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Interview with Jason Hunter of MarkMail

Jason Hunter is a Principal Technologist at Mark Logic and heads development on MarkMail, a new way of searching email by first choosing a broad topic and then drilling down into the results to refine the search as you go. The Perl Review interviewed Jason in May 2008, after MarkMail had loaded 530,000 messages from 75 Perl mailing lists.

The Perl Review: For MarkLogic, you use Java to convert email to an XML format. Are you using Perl internally for part of the process? Was Java your first choice? It's certainly a fine language in the hands of skilled developers, but usually not what I expect someone to put at the top of the list for text munging.

Jason Hunter: As you know, inside the MarkMail system we hold every email as an XML document. This works well for us because we use the MarkLogic Server to store and query the messages. MarkLogic uses XML as its native datatype and has lots of indexes designed for XML content. The XML schema we use lets us represent things like quote levels, footers, signature blocks, attachment contents, and message headers in a very convenient, natural, and efficient way.

We use Java to do the conversion between the raw RFC 822 mail format and our XML format, for a few reasons. Most importantly, we're using a Java-based mail server to catch the mails and a Java library to push the mails into MarkLogic Server. Using Java in between lets us handle the conversion in-process. Why did we use Java for the bookend technology? We decided to use Apache JAMES for our mail server because it provided us with some necessary flexibility, and to use MarkLogic's Java-based XCC access API because it's one of the officially supported libraries (the Perl access library is developed by the community and less mature).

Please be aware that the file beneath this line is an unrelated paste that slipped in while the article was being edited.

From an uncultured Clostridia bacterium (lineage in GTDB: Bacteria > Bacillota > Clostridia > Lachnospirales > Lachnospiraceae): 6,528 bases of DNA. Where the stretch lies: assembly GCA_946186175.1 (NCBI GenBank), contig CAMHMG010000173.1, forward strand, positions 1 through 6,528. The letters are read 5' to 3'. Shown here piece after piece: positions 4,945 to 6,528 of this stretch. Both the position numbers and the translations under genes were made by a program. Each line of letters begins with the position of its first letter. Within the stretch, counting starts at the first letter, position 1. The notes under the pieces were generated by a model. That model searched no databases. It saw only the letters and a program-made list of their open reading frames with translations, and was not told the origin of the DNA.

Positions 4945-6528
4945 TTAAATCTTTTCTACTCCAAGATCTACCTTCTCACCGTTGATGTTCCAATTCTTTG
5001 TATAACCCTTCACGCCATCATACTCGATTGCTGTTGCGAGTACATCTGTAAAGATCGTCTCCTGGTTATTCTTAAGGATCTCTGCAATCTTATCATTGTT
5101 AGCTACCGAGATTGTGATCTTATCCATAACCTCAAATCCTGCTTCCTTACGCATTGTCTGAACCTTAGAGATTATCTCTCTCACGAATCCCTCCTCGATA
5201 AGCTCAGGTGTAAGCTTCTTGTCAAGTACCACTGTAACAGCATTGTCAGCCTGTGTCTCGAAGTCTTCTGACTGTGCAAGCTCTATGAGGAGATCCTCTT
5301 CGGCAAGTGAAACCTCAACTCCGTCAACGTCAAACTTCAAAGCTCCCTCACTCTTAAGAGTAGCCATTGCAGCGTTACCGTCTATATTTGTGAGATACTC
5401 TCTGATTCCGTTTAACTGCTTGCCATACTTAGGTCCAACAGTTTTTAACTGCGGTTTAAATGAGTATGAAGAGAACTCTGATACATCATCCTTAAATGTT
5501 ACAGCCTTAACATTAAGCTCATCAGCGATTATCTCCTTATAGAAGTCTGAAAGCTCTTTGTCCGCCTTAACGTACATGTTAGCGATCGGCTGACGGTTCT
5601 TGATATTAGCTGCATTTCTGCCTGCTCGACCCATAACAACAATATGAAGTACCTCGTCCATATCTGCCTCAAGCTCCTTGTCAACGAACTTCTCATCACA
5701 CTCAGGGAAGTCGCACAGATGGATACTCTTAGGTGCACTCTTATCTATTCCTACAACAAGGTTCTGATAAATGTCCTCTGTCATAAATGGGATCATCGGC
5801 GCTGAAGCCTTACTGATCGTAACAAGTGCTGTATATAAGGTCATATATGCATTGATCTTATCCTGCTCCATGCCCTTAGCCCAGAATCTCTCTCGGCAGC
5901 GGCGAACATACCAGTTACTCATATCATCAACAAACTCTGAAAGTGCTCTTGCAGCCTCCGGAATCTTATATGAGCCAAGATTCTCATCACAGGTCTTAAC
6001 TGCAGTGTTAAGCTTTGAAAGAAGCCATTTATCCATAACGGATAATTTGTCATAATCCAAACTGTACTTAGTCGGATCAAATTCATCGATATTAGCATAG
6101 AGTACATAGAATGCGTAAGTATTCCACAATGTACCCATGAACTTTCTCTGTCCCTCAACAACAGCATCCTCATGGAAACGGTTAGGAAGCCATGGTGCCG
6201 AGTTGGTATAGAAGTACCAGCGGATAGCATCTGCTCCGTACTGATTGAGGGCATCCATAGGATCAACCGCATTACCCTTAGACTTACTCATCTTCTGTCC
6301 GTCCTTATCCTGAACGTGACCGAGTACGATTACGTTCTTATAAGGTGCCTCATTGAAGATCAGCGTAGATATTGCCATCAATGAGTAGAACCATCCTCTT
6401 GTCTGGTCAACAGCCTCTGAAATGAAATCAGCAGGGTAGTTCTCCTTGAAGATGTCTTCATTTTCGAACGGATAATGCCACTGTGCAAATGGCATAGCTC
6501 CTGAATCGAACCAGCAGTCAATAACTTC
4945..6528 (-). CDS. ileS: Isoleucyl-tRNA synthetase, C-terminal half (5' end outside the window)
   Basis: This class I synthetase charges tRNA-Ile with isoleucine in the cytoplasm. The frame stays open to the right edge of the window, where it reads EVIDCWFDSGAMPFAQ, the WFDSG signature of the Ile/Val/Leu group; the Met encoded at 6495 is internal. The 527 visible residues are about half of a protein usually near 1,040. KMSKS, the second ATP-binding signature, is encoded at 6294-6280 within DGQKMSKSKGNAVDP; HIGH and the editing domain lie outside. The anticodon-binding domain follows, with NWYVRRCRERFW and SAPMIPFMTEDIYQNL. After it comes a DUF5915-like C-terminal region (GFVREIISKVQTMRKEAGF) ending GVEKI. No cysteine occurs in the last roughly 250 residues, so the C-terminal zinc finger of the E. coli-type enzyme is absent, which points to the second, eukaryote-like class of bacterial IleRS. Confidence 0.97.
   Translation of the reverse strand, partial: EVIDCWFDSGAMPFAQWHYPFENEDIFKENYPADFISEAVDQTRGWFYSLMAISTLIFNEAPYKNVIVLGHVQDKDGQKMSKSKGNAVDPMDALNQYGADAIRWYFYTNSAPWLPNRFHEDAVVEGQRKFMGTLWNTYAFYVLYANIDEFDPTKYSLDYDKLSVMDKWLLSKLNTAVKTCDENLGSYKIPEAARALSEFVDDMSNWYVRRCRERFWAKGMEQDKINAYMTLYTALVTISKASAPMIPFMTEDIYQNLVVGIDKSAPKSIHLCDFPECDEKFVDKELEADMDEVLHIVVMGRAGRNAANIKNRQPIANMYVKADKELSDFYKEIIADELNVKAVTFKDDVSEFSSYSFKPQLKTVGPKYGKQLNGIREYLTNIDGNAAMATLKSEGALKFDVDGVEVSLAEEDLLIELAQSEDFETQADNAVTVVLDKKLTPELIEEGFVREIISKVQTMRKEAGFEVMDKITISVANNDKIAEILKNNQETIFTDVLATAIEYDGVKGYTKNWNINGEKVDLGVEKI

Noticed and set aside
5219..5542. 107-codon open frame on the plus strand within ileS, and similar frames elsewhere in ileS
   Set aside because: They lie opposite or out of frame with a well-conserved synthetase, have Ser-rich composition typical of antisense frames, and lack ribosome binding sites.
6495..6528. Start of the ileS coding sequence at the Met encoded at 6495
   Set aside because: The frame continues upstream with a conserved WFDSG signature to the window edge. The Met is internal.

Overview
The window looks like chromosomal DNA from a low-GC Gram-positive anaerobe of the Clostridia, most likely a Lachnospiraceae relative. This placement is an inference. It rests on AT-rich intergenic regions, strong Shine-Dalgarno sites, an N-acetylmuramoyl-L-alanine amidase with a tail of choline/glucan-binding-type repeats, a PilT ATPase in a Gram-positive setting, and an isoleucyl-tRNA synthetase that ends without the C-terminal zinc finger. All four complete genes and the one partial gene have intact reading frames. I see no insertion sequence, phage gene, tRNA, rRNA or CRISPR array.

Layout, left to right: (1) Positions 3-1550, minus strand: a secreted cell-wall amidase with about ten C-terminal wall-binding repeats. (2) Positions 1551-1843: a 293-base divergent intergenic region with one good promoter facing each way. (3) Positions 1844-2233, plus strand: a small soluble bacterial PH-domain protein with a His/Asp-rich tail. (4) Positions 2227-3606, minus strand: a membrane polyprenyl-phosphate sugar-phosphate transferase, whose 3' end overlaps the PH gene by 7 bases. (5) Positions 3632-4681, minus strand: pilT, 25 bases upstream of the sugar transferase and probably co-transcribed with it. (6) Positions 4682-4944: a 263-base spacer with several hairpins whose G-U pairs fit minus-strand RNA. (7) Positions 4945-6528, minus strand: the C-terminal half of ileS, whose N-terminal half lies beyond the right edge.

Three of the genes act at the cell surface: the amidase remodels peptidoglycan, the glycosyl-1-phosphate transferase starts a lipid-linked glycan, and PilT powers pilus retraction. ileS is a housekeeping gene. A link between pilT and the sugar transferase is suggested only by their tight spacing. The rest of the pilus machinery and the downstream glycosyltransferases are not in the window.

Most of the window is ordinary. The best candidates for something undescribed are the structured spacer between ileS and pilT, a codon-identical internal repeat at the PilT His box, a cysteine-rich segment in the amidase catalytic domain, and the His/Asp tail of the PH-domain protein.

TPR: I hadn't heard of XCC before. That's the MarkMail XML Content Converter, an in-house project, right? All google hits seem to lead back to you.

Jason: Correct, XCC is the library that lets you connect to a MarkLogic Server instance from your programming environment.

TPR: Poking around, I found http://xqzone., and it looks like there are at least the starts of APIs for Perl, Python, Ruby, and PHP. Are you looking for community input or submissions? What can those communities do to help?

Jason: Mark Logic provides and supports XCC libraries for Java and .NET. On the Mark Logic Developer Site (also aliased as we host various open source projects related to the server. Among those are XCC connectors for other languages.

TPR: The Perl project, written by Andrew Bruno under the Apache License, is a SWIG wrapper around mlxcc, also written by Andrew. Is that a community project, or something from within MarkMail? Is there an officially supported library the open source communities could use to make language bindings?